The president said he was “truly humbled” by the turnout stressing that the message was clear that South Africans want to see a country that is working and officials who will work for them.

He admitted that at a point, “corruption got into the way” of serving the people and he apologized. He said he was “excitingly confident.”

Ramaphosa said the outcome of today’s vote will be a major boost for investors reiterating the ANC’s campaign pledge to fight inequality vigorously under his administration.

Main opposition chief Mmusi Maimane votes in Soweto

The leader of South Africa’s main opposition party has cast his ballot in Dobsonville, a part of Soweto, Johannesburg’s largest black township. He was one of the first voters at the Dobsonville polling station.

Democratic Alliance leader Mmusi Maimane has vigorously campaigned against the corruption scandals that have tarnished the ruling African National Congress party. But black support for Maimane’s party is limited because it is widely perceived as being run by whites.

The African National Congress, the party of Nelson Mandela that has been in power since 1994, is likely to win a majority in Wednesday’s poll but it will face a difficult challenge to do as well as five years ago.

EFF leader Malema says his party represents best route for radical reforms

Third-force opposition leader Julius Malema voted in in his home area of Seshego, part of Polokwane in northern Limpopo province.

Speaking after casting his ballot, Malema said he expects a good turnout for his party, the populist, leftist Economic Freedom Fighters.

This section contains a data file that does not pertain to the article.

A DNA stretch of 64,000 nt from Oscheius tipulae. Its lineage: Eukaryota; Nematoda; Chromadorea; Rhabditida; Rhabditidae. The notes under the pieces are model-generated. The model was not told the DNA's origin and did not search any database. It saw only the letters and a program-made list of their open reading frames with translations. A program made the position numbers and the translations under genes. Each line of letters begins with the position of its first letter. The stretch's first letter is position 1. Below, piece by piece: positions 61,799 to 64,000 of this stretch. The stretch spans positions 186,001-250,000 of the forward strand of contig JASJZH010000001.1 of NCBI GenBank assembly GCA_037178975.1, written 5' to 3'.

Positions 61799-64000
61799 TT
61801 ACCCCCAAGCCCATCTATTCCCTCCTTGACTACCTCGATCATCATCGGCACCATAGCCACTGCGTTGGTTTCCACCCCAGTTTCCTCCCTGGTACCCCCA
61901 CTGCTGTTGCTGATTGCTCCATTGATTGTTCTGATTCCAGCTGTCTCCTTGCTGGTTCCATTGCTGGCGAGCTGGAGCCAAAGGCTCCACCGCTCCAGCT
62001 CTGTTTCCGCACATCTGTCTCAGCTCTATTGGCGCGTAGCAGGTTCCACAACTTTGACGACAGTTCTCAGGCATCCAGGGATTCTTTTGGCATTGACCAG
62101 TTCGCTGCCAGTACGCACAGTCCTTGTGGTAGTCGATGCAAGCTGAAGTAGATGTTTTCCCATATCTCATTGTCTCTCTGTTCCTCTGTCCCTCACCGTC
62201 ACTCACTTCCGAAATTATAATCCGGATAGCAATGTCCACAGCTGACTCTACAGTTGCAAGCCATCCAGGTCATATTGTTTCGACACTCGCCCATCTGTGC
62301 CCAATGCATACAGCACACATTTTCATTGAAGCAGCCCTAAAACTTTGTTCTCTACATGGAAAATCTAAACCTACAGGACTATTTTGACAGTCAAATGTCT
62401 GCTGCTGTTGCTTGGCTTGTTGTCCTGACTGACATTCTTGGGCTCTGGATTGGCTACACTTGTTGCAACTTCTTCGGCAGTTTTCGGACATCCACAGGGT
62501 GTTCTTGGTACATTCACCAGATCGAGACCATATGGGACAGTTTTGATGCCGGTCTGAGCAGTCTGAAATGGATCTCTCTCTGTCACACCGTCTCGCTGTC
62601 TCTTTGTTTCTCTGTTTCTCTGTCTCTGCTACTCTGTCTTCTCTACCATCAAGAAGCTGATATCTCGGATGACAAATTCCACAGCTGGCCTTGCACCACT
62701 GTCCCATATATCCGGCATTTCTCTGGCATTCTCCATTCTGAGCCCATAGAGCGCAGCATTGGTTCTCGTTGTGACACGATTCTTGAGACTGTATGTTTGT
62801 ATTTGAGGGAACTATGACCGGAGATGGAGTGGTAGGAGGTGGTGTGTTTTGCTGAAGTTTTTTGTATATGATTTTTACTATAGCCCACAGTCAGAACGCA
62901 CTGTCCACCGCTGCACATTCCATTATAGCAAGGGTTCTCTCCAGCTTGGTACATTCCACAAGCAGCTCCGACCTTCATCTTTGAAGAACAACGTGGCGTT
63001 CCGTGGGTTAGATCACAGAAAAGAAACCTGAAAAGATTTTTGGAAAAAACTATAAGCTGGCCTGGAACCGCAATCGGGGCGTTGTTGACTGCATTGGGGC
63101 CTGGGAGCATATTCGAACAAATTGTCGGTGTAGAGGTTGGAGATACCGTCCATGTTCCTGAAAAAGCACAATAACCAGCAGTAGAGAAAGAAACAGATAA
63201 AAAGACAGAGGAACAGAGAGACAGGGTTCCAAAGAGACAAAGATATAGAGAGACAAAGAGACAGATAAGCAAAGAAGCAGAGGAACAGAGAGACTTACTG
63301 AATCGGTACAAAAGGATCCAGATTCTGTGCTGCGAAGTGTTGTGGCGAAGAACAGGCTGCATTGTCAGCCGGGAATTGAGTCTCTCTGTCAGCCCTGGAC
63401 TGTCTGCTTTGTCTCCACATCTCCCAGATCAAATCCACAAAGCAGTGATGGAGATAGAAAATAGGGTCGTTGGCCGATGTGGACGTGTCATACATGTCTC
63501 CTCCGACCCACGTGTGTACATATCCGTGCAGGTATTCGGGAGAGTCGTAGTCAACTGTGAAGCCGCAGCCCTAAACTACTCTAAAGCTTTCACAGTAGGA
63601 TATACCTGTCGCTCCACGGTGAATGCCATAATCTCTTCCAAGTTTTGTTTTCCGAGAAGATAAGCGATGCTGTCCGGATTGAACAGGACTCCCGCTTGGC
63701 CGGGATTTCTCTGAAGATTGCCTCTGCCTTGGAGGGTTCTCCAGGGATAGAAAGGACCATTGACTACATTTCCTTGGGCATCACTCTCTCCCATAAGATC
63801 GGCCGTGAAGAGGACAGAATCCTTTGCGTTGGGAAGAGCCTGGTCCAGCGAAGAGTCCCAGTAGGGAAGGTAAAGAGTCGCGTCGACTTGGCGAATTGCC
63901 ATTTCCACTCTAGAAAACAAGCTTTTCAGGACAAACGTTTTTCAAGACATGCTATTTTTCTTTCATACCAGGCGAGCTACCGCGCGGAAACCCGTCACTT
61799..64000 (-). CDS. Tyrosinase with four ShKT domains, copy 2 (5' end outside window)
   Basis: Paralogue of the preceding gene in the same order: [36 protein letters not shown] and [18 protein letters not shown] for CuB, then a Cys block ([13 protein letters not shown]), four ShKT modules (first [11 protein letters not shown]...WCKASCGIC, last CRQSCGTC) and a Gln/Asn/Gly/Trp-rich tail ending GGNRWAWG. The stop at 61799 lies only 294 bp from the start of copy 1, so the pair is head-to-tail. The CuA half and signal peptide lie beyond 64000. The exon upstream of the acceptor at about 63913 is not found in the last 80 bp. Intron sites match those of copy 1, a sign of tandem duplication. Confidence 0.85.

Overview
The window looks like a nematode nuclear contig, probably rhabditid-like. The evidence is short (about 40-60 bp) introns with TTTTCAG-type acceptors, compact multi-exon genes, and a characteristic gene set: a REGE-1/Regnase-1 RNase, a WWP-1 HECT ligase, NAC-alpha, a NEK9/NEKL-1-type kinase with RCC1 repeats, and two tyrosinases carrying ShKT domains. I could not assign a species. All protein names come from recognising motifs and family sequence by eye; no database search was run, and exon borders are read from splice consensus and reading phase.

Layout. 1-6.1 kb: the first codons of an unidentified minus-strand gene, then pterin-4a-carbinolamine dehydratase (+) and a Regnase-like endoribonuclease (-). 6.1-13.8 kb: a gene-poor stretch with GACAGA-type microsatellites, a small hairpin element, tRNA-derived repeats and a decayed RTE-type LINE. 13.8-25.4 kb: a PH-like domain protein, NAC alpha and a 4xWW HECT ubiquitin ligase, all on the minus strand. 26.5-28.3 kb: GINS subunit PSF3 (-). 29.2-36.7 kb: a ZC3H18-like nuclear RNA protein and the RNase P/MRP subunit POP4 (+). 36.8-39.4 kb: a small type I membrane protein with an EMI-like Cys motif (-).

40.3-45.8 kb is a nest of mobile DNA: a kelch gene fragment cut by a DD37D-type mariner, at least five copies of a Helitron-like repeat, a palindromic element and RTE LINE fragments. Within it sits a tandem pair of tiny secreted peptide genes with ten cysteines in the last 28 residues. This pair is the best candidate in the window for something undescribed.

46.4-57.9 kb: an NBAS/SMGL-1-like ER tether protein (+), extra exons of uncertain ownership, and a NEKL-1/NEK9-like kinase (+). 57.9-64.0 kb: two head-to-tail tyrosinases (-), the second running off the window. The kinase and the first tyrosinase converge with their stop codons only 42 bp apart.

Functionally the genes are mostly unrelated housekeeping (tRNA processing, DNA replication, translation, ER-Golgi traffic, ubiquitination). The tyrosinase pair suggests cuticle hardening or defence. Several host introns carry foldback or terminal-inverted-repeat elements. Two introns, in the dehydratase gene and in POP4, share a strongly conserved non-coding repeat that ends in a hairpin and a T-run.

“If the people want to continue unemployed, if the people want to continue landless, then they can continue voting for the same party,” said Malema, referring to the ruling ANC, in power since 1994. “But if you need change, the EFF is the way to go!”

Malema said his joy at seeing South Africans voting 25 years after the end of apartheid, was because “a lot of people died for to have the right to vote.”

Photos from voting centers across the country

The main issues underlying the vote

There are a number of issues likely to weigh strongly on today’s vote according to political and elections analysts: The land question and housing, corruption, education and jobs.

The issue of land has been topical through the years but more prominently this year when the expropriation of land engaged lawmakers in fierce exchanges.

As it stands now, the parliament voted to expropriate land without compensation with the ruling ANC and leftist EFF voting strongly in favour whiles the main opposition DA rejected the motion.

South Africa, one of the continent’s most industrialized nations, continues to suffer the scourge of corruption which was key in the move to oust former president Jacob Zuma ahead of the polls. There is currently a commission looking into high-level corruption under the Zuma administration.

Unemployment has been an issue which President Ramaphosa has pledged to actively combat in his first substantive term if the ANC gets the mandate to continue.

The housing question as South Africans prepare to vote

Top facts surrounding the polls